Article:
Do Cancer Clinical Trials Exaggerate The Real-World Benefits Of Drugs?
11/21/2016 7:12:18 AM
The large clinical trials needed for federal approval of new cancer drugs often way overstate how effective the treatments will be in the real world, two cancer physicians argued recently in JAMA Oncology.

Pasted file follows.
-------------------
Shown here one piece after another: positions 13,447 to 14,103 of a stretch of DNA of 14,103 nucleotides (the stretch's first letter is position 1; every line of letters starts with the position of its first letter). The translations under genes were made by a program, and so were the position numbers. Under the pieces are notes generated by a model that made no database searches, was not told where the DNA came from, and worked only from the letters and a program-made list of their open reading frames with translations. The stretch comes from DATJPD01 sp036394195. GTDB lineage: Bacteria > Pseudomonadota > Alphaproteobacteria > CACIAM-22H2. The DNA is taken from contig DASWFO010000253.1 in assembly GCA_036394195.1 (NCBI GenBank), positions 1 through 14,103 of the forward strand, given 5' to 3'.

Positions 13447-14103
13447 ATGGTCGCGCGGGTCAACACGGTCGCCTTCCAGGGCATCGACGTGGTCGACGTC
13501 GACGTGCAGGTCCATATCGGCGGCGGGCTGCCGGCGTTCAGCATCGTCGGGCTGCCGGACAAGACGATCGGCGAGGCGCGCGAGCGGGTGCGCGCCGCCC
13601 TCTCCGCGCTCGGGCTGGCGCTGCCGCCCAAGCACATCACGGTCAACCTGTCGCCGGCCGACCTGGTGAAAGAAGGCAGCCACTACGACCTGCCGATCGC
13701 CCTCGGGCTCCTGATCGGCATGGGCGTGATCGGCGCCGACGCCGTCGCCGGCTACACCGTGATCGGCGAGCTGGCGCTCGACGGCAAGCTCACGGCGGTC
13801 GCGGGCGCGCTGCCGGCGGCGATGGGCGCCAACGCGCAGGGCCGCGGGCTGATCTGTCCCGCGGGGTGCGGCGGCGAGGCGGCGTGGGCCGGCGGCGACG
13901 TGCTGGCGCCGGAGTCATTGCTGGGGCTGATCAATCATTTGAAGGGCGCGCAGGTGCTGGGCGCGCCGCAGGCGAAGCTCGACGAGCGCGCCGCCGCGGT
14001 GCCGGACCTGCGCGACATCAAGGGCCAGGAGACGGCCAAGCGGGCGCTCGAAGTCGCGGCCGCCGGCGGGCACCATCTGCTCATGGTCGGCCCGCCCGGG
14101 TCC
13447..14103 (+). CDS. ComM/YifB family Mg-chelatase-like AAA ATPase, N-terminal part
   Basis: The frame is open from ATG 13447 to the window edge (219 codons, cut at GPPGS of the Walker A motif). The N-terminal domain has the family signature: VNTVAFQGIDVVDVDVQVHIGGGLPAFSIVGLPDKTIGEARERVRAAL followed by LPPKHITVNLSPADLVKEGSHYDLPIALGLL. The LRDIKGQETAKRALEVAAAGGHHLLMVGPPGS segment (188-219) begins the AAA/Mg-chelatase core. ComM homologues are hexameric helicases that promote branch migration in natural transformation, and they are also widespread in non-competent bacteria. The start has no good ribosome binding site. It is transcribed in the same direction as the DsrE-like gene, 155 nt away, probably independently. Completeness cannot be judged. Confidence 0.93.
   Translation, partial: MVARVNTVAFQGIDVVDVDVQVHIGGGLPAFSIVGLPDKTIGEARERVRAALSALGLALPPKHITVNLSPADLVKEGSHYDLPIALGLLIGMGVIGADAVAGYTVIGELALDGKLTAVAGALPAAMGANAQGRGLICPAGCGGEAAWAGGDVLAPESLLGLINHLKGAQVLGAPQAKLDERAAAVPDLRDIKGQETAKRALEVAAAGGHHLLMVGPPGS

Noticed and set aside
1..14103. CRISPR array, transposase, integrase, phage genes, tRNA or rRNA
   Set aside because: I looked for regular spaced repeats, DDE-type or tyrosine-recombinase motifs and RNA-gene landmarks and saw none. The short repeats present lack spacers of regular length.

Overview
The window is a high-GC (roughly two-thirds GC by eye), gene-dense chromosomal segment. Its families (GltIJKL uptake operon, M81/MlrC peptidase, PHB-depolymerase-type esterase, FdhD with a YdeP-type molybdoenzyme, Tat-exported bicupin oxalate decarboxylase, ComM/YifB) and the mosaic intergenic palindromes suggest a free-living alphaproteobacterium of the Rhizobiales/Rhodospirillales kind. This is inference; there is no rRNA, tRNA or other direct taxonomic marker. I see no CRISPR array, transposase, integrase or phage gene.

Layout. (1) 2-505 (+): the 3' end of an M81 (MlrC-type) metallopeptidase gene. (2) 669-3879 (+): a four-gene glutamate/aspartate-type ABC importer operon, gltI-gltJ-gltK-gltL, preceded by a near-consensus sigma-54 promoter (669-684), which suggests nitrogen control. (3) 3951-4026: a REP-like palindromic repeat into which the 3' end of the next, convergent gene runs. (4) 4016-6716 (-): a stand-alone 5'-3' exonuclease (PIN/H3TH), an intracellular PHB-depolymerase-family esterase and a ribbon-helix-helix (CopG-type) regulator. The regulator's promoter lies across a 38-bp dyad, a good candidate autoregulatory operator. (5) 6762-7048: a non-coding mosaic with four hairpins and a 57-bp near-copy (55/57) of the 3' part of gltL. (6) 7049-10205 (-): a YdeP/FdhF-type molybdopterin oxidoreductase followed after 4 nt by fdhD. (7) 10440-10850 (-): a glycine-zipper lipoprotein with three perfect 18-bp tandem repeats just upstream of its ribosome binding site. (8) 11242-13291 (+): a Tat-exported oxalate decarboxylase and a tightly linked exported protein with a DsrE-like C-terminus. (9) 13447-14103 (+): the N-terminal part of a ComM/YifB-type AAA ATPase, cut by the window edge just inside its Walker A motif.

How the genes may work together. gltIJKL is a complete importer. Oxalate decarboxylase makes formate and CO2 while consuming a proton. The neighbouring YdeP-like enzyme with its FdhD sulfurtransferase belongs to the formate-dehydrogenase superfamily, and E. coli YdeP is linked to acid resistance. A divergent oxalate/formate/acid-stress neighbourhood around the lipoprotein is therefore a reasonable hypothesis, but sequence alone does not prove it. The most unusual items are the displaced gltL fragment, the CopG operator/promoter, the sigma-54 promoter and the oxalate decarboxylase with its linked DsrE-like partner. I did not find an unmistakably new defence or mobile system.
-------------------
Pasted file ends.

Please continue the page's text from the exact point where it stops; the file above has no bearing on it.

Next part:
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The point of cancer clinical trials — in which some volunteers take the experimental drug, others receive standard care with existing drugs, and the groups are compared on measures such as whether their tumors shrink, how long they go before tumors return, and how long they survive — is to see whether a drug is safe and effective enough to be sold to American patients. The whole process rests on the premise that the trials give an accurate indication of safety and efficacy among cancer patients in general, not only those who are eligible for and selected for the trial.
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